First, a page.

...then there's probably a good chance it really did. The Associated Press says the Justice Department secretly took two months' worth of their phone records. The AP calls it "a serious interference with AP's constitutional rights to gather and report the news". From what has been reported thus far, they appear to be absolutely right. And it should also be noted that this is exactly why people are wrong when they repeat the tired (and incorrect) refrain that "corporations aren't people". The AP is a corporation -- a cooperative, technically, but a corporation nonetheless -- that exercises the same legal rights to report the news under the auspices of the First Amendment as the individuals who work for the corporation. If the corporation (as a "body" of people) doesn't retain the same Constitutional rights as the journalists individually, then how could we really enforce those Constitutional rights for us all? This particular instance, at least, appears to illustrate exactly why it's silly to dismiss the understanding that corporations really are (made up of) people. And it should also be a case to give us all a serious case of concern about how open and transparent the Federal government really is.

Agriculture Iowa's farmers have 15% of the corn crop planted
This time last year, they had 86% of it in the ground. That's how cold and wet conditions have been.

Science and Technology Payphones, remembered

Science and Technology How smart are dogs, really?

Weather and Disasters Strangely, we've had practically no tornadoes in a year
Iowa and Nebraska have been virtually tornado-free. That's not normal at all.

Humor and Good News Listen more
Paul Bennett: "For most of my twenties I assumed that the world was more interested in me than I was in it, so I spent most of my time talking, usually in a quite uninformed way, about whatever I thought, rushing to be clever, thinking about what I was going to say to someone rather than listening to what they were saying to me." Sounds like a profound statement to the Twitter and Facebook age.

The American Way A democratic China within 20 years?
(Video) Maybe. A bold statement from a Chinese businessperson on "60 Minutes" earlier this spring.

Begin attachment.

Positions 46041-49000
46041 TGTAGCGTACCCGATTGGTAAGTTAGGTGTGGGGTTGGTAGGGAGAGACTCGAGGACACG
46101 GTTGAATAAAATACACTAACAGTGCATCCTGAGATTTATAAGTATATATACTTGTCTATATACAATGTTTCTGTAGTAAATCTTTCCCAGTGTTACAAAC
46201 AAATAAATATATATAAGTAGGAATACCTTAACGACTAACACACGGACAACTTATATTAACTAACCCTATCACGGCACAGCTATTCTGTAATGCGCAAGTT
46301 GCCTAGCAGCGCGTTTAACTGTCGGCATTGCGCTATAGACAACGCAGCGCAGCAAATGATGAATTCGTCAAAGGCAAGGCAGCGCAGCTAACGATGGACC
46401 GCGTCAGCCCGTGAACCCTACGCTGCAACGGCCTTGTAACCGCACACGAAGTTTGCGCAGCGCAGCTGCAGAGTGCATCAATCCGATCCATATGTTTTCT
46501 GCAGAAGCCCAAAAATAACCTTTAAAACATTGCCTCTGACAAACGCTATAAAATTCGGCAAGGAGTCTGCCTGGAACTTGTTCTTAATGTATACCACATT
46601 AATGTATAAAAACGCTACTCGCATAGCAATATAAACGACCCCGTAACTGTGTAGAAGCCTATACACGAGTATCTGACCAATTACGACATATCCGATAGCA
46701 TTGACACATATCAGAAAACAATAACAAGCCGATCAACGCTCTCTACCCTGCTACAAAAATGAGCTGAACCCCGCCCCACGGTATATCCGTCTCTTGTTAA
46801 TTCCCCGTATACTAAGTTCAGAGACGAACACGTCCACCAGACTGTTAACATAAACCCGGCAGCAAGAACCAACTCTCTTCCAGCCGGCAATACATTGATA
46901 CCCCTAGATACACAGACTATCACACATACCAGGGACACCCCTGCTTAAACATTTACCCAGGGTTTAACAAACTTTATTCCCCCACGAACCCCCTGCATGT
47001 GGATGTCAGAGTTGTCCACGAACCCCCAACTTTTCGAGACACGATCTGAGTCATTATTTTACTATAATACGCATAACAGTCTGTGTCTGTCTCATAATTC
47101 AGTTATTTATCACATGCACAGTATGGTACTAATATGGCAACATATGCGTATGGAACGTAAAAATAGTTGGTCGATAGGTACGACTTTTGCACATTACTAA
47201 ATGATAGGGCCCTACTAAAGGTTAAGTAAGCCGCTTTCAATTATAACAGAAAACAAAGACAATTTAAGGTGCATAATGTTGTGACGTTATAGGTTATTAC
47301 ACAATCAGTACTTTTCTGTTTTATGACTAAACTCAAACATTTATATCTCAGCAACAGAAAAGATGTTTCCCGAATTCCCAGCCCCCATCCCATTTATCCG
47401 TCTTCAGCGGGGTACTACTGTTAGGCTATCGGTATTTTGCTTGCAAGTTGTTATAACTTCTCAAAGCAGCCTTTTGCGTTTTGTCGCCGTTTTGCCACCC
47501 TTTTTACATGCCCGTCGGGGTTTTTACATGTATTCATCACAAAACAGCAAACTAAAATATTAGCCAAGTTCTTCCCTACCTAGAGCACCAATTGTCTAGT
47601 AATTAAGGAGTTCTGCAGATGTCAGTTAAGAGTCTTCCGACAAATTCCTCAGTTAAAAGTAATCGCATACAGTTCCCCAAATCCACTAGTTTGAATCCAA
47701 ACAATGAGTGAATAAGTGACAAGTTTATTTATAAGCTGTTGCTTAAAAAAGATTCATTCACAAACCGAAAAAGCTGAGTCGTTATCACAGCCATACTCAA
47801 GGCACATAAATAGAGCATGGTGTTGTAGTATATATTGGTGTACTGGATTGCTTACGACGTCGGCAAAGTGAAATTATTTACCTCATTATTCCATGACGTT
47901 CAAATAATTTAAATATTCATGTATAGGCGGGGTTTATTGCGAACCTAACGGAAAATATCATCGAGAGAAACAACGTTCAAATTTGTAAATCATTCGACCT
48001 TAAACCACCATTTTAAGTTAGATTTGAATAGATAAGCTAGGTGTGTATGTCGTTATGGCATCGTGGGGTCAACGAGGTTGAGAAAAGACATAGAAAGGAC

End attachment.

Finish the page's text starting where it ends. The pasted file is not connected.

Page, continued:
Business and Finance Google versus the newspaper ad

Broadcasting Seth Meyers gets "Late Night" when Fallon takes over for Leno

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The United States of America This thing we call a "free press"
The Associated Press is a corporation -- a cooperative, non-profit corporation, but a corporation nonetheless. It is owned by its member newspapers, radio stations, and television stations. The reporters and editors who report for the AP do so in America with the protection of the First Amendment, which applies to the individual reporters -- but also to the organization itself. Why? Because the corporation, ultimately, is made of people -- the people working for it, and the people who own the companies that own the AP. Like it or not, the Citizens United ruling struck down certain campaign expenditures because "certain disfavored associations of citizens -- those that have taken on the corporate form -- are penalized for engaging in the same political speech" as individuals and unincorporated groups. So, for as much as it was popular to jump on the bandwagon that criticized Mitt Romney for saying that "corporations are people", he was right: Corporations are made up of people, and those people do not give up their rights just because they decide to associate with one another. It may, however, take a case like this in which there is near-universal revulsion at the government's behavior for people to see the context.

News Is musical talent a depleting asset?
Specifically, music-writing talent, particularly for popular audiences

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Computers and the Internet Dwolla gets cut off from Bitcoin